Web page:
doi:10.1038/nindia.2014.147 Published online 31 October 2014
An Indo-US team of researchers claim to have found how two rival plasmids of a bacteria resolve a "sexual conflict" — a study that may help find ways to stop the spread of antibiotic resistance from one bacteria to another.
In addition to chromosomal DNA, bacteria possess extra-chromosomal DNA elements called plasmids. They are frequently transferred between bacteria through a mechanism that plays the role of sex. Thus, successful transfer of a plasmid from donor to recipient bacteria is a measure of its fertility. However, it has been observed that on occasions when two plasmids co-reside in a single bacterial host, there is a rivalry between them. One of them prevents the sexual transmission of the other by means of a mysterious protein called “fertility inhibition factor (FIN)”.
Using a multi-pronged approach, a team of scientists from International Centre for Genetic Engineering and Biotechnology, New Delhi, University of Texas Health Science Centre at Houston and National Institute of Health, Bethesda, USA uncover the mechanism of a hitherto functionally opaque FIN called Osa. This is a protein expressed by the plasmid pSa, which prevents the transfer of T-DNA from the Ti (tumour inducing) plasmid of Agrobacterium to plant cells.
The researchers have found Osa to be an unusual enzyme with a single active site possessing both nuclease and ATPase activities. The authors show that Osa associates with the secretory apparatus (Type-IV secretion system-T4SS) through which DNA is transferred, and cleaves the T-DNA of the rival plasmid.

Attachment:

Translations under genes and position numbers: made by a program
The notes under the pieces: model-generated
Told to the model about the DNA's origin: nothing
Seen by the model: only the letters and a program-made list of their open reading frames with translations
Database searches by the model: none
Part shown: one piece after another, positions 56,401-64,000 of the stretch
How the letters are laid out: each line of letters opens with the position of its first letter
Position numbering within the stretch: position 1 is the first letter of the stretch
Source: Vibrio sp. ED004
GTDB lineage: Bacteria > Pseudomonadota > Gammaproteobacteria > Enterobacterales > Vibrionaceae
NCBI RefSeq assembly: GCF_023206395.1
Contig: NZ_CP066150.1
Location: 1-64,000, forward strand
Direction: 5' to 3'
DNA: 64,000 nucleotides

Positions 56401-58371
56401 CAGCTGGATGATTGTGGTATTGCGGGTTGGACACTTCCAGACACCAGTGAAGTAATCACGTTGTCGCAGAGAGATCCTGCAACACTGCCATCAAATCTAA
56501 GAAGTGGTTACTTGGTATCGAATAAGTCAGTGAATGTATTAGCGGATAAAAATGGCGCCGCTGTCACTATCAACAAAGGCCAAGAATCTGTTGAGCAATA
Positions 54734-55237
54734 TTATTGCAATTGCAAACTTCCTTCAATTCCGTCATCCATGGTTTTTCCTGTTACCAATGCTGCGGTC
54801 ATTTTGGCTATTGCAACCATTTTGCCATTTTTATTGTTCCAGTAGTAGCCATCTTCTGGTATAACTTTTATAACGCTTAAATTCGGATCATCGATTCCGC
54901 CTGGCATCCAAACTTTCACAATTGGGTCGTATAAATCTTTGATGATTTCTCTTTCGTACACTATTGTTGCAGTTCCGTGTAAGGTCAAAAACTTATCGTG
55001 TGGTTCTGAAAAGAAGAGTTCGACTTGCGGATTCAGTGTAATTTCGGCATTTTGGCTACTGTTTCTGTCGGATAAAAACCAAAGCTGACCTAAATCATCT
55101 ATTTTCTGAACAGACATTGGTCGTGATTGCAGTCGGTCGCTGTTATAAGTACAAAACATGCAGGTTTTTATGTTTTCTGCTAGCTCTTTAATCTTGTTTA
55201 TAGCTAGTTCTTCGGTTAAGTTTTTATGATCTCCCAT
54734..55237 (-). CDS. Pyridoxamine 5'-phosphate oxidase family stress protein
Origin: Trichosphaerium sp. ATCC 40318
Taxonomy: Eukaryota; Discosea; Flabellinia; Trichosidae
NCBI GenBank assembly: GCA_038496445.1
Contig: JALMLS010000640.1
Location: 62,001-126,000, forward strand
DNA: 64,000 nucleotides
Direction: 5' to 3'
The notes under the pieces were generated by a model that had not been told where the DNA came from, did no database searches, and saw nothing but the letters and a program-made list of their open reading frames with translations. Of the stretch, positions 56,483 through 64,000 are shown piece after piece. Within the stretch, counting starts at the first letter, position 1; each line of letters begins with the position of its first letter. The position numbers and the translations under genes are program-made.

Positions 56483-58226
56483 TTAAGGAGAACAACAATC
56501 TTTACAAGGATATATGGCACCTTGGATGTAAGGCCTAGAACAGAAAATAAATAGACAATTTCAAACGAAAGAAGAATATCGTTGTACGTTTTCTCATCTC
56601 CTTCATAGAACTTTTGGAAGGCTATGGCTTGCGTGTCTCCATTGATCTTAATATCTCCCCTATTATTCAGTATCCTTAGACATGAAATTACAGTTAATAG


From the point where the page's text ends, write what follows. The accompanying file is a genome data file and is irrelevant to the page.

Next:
"The current finding paves the way for understanding the mechanisms of plasmid fertility inhibition," the authors report. Plasmids are frequently the carriers of multiple-antibiotic resistant traits and are the primary means by which antibiotic resistance spread between bacteria. Understanding the mechanisms of fertility inhibition might help us devise new strategies to counter horizontal transfer of such genes by plasmids and other conjugative elements, says the report.
1. Maindola, P. et al. Multiple enzymatic activities of ParB/Srx superfamily mediate sexual conflict among conjugative plasmids. Nat. Commun. 5:5322. doi: 10.1038/ncomms6322 (2014)